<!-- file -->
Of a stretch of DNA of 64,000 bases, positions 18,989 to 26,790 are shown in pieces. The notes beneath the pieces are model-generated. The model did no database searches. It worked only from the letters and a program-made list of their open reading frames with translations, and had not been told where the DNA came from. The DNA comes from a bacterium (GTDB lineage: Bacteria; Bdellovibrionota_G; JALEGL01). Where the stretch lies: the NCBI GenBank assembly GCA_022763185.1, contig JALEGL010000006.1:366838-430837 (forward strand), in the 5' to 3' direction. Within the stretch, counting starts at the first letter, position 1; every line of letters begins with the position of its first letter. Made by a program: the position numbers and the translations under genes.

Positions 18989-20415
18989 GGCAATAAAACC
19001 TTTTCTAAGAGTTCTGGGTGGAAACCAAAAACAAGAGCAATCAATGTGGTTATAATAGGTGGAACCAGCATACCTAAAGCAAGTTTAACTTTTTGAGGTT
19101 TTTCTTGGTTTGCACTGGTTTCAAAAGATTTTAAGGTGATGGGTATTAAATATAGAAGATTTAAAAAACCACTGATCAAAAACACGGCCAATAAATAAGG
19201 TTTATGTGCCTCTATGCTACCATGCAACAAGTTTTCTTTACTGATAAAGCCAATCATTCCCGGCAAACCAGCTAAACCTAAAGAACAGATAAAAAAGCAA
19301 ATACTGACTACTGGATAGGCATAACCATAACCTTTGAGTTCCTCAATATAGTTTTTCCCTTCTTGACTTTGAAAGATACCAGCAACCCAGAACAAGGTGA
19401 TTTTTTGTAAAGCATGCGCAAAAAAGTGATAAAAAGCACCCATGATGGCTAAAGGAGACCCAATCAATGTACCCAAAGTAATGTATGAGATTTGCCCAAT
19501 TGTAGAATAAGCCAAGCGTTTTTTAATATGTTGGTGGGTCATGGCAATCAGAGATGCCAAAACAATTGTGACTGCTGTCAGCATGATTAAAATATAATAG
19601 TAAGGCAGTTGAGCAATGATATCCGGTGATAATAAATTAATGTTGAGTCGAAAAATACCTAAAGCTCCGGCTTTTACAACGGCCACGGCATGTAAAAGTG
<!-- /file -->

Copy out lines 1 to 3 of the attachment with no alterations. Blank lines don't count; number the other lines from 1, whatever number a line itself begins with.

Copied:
Of a stretch of DNA of 64,000 bases, positions 18,989 to 26,790 are shown in pieces. The notes beneath the pieces are model-generated. The model did no database searches. It worked only from the letters and a program-made list of their open reading frames with translations, and had not been told where the DNA came from. The DNA comes from a bacterium (GTDB lineage: Bacteria; Bdellovibrionota_G; JALEGL01). Where the stretch lies: the NCBI GenBank assembly GCA_022763185.1, contig JALEGL010000006.1:366838-430837 (forward strand), in the 5' to 3' direction. Within the stretch, counting starts at the first letter, position 1; every line of letters begins with the position of its first letter. Made by a program: the position numbers and the translations under genes.

Positions 18989-20415
18989 GGCAATAAAACC